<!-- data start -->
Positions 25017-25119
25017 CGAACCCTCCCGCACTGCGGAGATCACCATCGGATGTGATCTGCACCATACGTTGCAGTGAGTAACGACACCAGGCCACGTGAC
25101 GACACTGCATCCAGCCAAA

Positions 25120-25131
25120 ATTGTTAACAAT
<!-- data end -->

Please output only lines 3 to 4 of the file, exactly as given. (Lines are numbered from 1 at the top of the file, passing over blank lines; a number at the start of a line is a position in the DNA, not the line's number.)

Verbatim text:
25101 GACACTGCATCCAGCCAAA

Positions 25120-25131